A Spanish study shows that meibomian gland dysfunction is strongly associated with the symptoms and signs of dry eye. To investigate the relationship of MGD and other prevalent ocular diseases with dry eye in a general adult population, researchers studied an age-stratified random sample of 1,155 subjects aged >40 years. Out of 937 eligible subjects, 654 (69.8 percent) participated. The mean age was 63.6 (SD, 14.4) years; the mean range was 40 to 96; and 37.2 percent of the subjects were male. A standardized dry-eye questionnaire was administered. Objective evaluation included the Schirmer test, tear-film breakup time, fluorescein staining and rose bengal staining. Dry eye was defined as the simultaneous presence of symptoms and at least one sign. The relationship of MGD and other ocular diseases with dry eye was investigated. A design-based analysis was performed, and all calculations were weighted to give unbiased estimates.
Dry-eye and MGD prevalence were 11 percent (95-percent confidence interval, 8.6 to 13.3) and 30.5 percent (95-percent CI, 26.9 to 34.1), respectively. MGD was present in 45.8 percent (95 percent CI, 34.8 to 57.2) of subjects with dry eye and was associated, after controlling for age and sex, with dry eye (adjusted odds ratios [ORa], 1.81); with symptoms (ORa, 2.26); and with TBUT (ORa, 1.97), fluorescein staining (ORa, 2.09) and rose bengal staining (ORa, 3.25). The remaining ocular diseases were not associated with symptoms. However, pterygium was significantly associated with fluorescein staining (ORa, 1.89); cataract surgery with TBUT (ORa, 2.79); trauma and pseudoexfoliation with rose bengal staining (ORa, 2.75 and ORa, 4.04); and glaucoma with TBUT (ORa, 3.26), fluorescein staining (ORa, 3.40) and rose bengal staining (ORa, 3.46).
Viso E, Gude F, Rodríguez-Ares MT.
Acupuncture Effective Against Anisometropic Amblyopia
Acupuncture may produce an equivalent treatment effect for anisometropic amblyopia, compared with patching, and was statistically superior, say researchers at Joint Shantou International Eye Center of Shantou University and the Chinese University of Hong Kong. The single-center randomized controlled trial included children aged 7 to 12 years who had worn optimal spectacles for at least 16 weeks. Eighty-eight eligible children with an amblyopic eye who had a best spectacle-corrected visual acuity of 0.3 to 0.8 logMAR at baseline were randomly assigned to receive two hours of patching of the sound eye daily or five sessions of acupuncture weekly. All participants in the study received constant optical correction, plus one hour of near-vision activities daily, and were followed up at weeks five, 10, 15 and 25. The main outcome measure was BSCVA in the amblyopic eye at 15 weeks.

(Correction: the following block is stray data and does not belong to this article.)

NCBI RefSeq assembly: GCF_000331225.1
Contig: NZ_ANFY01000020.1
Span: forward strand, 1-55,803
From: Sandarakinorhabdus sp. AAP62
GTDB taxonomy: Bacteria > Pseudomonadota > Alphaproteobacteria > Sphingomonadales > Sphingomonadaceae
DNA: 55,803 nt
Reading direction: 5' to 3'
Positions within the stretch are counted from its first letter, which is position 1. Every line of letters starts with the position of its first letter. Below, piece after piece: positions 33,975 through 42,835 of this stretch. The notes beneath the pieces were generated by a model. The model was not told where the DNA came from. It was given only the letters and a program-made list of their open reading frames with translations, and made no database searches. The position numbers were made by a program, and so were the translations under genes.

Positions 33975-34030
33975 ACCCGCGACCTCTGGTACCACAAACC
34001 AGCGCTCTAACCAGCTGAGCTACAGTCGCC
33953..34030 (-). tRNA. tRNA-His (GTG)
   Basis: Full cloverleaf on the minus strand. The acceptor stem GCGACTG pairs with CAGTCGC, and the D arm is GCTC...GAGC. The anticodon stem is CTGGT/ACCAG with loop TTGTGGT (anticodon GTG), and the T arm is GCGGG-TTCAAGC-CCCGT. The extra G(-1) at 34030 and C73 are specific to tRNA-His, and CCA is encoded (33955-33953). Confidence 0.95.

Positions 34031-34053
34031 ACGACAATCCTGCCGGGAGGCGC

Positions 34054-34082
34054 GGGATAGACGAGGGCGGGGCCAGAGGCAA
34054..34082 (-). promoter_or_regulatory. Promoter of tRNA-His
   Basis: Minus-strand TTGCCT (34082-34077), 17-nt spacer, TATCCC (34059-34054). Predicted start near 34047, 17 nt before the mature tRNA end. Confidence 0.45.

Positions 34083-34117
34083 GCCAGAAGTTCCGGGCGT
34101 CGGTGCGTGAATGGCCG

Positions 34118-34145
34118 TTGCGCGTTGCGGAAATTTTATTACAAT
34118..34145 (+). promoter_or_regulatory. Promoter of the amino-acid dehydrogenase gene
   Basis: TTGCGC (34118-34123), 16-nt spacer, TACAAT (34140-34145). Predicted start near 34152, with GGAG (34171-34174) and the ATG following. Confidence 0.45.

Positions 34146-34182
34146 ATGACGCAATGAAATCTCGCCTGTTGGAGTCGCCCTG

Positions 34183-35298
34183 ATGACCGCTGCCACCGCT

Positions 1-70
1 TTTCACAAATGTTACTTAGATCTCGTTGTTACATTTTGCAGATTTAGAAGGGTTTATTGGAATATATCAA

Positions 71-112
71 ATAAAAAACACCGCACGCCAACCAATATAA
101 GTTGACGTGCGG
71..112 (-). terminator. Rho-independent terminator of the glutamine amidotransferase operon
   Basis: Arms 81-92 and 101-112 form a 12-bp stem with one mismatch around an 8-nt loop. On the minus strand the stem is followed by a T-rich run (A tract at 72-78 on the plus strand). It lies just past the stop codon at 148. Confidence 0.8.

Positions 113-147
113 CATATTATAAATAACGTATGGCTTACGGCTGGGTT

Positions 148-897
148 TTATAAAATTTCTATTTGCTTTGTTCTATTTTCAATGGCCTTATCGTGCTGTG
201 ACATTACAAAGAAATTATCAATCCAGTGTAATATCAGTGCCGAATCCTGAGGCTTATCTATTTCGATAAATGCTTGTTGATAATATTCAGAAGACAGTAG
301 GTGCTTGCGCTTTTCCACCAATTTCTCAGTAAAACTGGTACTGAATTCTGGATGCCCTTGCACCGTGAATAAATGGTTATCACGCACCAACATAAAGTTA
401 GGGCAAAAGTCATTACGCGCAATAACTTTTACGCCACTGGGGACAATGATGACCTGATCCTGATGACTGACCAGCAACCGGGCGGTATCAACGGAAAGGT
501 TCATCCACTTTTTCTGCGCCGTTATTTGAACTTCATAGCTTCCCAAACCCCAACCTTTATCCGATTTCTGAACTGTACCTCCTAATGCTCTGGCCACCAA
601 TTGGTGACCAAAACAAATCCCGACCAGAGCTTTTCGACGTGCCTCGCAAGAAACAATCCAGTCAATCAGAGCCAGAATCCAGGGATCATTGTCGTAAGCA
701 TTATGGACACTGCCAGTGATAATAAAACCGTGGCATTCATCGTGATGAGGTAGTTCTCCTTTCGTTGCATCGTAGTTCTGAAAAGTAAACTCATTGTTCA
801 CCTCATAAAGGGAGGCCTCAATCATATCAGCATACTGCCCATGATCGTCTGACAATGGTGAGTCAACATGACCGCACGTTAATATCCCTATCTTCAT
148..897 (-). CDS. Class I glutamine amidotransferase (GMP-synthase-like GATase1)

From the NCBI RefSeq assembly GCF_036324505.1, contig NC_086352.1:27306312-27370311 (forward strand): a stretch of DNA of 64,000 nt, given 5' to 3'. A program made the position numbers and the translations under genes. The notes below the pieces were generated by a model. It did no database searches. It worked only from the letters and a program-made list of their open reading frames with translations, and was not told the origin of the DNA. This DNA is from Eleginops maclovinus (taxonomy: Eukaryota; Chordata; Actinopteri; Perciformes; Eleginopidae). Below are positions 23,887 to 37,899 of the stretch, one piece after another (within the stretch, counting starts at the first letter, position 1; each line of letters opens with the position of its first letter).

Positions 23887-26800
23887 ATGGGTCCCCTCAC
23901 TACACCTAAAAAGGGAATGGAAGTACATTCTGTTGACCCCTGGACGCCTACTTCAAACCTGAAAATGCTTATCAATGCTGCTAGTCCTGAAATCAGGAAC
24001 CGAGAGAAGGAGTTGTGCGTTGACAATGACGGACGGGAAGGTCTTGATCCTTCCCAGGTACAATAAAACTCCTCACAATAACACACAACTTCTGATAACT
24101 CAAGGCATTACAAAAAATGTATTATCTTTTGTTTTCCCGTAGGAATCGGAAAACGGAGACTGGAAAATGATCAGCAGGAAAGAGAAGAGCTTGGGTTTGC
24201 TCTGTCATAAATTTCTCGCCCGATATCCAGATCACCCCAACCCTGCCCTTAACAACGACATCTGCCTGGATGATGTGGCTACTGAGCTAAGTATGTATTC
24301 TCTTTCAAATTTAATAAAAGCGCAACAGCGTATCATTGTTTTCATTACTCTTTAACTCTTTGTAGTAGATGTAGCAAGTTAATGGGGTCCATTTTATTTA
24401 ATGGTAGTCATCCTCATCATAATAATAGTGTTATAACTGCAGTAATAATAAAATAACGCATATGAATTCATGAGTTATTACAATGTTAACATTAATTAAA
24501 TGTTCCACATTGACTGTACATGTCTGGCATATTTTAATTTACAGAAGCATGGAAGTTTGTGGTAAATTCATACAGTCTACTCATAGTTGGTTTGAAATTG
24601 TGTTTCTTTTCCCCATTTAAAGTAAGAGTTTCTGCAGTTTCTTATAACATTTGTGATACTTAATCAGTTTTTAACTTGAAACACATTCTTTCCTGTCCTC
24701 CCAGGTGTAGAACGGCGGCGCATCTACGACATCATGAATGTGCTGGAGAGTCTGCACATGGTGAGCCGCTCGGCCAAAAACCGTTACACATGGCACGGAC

The mean BSCVA of the amblyopic eye at 15 weeks improved from baseline by 1.83 lines in the patching group and 2.27 lines in the acupuncture group. After baseline adjustment, the mean difference of BSCVA between the two groups was 0.049 logMAR (95 percent confidence interval, 0.005 to 0.092; p=0.03), meeting the definition of equivalence (difference within one line). The BSCVA had improved by two lines or more in 28 patch-group eyes (66.7 percent) and 31 acupuncture-group eyes (75.6 percent). Amblyopia was resolved in seven patch-group eyes (16.7 percent) and 17 acupuncture-group eyes (41.5 percent). The authors of the study conclude that further studies are warranted to investigate acupuncture’s value in the treatment of amblyopia.
Arch Ophthalmol 2010;128:1510-7
Zhao J, Lam DS, Chen LJ, et al.
Multifocal Diffractive IOLs Aid Reading, Quality of Life
Multifocal diffractive intraocular lenses can significantly improve reading performance, thus yielding a positive effect on the patient’s postoperative quality of life, suggests a new study. A prospective case series, conducted at Vissum Corp.-Instituto Oftalmológico de Alicante in Spain, evaluated patients with bilateral cataract who underwent implantation of Acri.LISA 366D multifocal IOLs. Visual acuity and contrast sensitivity outcomes were evaluated during a six-month follow-up. Other parameters evaluated included reading performance (Salzburg Reading Desk), a 25-item quality-of-life questionnaire (National Eye Institute Visual Functioning Questionnaire-25 [NEI VFQ-25] and appendix NEI VFQ-39) and ocular optical performance (ocular aberrometry and modulation transfer function). The study included 48 eyes (24 patients) ranging in age from 47 to 77 years.
The mean uncorrected distance visual acuity (logMAR) improved significantly one month postoperatively (p<0.01), with no significant changes afterward (six months, p
>0.06). The mean reading acuity without correction improved significantly from 0.68 logRAD ±0.20 to 0.16 ±0.08 logRAD one month after surgery (p<0.01). However, it was worse by the end of the follow-up (six months, p=0.04). During the follow-up, no significant changes were found in the mean reading speed without near correction (six months, p=0.50). Contrast sensitivity improved significantly at all spatial frequencies under photopic and scotopic conditions after surgery (six months, p